Nah. I like to think of myself as more evolved than that. For me, it’s the storyline. A good TV show grabs the viewer, makes him care about the characters and want to know what happens next for them so much that he has no choice but to tune in next week. That’s why I watch Game of Thrones and that’s why I watch True Blood.
If you’re coming into the show late, what are some things you’ll want to know? Well, for starters, the show takes place in a world where vampires have essentially come out of the closet. Since the beginning of time, they lived in the shadows, feeding off humans but not revealing their existence for fear of human retaliation. The vampires answer to a behind the scenes vampire government that punishes vampires for disobeying various rules deemed necessary for their safety. When a synthetic blood substitute called “True Blood” is invented that satisfies all of a growing vampire’s nutritional needs, the vampire government ends the years of secrecy and makes the presence of vampires known to the world.
The hope is that vampires and humans will get along and prosper together but the results are disastrous. Many vampires disagree with the decision to end their secret. They think True Blood tastes gross and prefer to eat humans for breakfast.
If I have one complaint about the show, it’s that the concept starts out similar to Alien Nation i.e. the human world suddenly learns that mythical creatures actually do exist and now everyone has to find a way to live together in harmony. However, what happens instead is that practically every episodes, the vampires kill, dismember, torture, eat or otherwise attack humans and then complain about why humans hold them in such contempt.
People hold a genuine displeasure towards beings that try to turn them into lunch. Go figure.
Overall, it’s a show worth watching though I think I’ll skip the novels. It has “jumped the shark” in recent years with plotlines and scenes that have become exceptionally silly as well as some scenes that, well, let’s just say push the limits of even pay cable.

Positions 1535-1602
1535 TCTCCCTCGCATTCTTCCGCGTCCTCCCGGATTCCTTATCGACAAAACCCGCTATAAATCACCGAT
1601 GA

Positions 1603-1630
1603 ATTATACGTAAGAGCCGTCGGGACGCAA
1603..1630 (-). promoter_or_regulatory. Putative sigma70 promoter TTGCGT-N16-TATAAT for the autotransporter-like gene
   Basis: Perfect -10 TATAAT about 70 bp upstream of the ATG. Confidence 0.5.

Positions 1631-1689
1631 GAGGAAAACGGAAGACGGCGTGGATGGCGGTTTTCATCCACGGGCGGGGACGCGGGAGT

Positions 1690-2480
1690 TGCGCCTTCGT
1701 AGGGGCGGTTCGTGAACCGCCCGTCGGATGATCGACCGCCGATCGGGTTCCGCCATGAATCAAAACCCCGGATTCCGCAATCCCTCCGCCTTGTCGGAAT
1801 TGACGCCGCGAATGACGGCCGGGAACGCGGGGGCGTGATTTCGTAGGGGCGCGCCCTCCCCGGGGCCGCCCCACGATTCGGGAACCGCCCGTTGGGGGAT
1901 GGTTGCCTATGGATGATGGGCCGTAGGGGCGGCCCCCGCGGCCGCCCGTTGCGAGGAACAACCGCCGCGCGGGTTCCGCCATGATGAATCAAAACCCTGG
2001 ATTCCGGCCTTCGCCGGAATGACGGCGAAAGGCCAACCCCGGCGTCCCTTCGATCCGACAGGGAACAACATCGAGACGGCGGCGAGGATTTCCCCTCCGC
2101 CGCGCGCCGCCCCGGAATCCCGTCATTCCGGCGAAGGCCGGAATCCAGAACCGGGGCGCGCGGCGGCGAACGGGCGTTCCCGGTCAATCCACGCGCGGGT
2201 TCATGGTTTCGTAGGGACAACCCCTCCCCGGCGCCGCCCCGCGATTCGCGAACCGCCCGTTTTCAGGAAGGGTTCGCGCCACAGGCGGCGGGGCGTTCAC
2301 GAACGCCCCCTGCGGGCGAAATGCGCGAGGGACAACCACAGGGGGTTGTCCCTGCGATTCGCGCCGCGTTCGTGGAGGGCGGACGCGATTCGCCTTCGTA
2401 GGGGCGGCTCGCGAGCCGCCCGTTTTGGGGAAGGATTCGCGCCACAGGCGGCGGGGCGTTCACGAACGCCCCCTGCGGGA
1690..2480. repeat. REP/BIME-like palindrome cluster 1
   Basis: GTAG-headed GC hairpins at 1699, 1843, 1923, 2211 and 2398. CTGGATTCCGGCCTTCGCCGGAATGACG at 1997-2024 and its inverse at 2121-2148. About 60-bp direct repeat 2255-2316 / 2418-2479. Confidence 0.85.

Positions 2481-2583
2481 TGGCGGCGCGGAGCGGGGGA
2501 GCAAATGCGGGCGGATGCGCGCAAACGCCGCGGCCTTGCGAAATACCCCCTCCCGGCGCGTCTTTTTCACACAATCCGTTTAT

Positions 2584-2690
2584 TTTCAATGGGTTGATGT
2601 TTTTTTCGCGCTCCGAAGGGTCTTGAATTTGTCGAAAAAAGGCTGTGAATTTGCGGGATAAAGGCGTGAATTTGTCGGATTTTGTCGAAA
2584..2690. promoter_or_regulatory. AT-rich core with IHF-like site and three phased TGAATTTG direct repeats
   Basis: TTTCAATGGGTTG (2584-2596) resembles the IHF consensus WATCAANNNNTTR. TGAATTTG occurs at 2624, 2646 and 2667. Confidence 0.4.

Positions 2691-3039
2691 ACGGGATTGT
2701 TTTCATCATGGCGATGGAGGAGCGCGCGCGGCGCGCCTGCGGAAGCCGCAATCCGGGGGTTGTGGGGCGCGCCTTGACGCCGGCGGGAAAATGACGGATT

Back to our original question – why have vampires become such a big part of pop culture? My two cents – it has something to do with the changes over the years in how vampires have changed. It started out with Dracula and Nosferatu – evil, hideous, damned creatures. Then you have Buffy, Twilight, and True Blood who live forever, go on various adventures, amass great wealth from having lived so long – heck, some of them even swear off eating humans and learn to live on fake blood and become not half-bad undead beings to hang around with.
Though the market is vampire saturated, I would say the interest must come from the fact that vampires are basically immortal and impervious, with a few exceptions (stake through the heart, fire, garlic, holy water, etc.) As humans, we have to watch what we eat, get lots of sleep, workout at the gym, take vitamins and the fear that we’ll all eventually sooner or later (hopefully a lot later for all of us) meet our maker makes the idea of getting lost in fantasy worlds where characters get to live forever appealing.
In conclusion, when you walked in the air went out.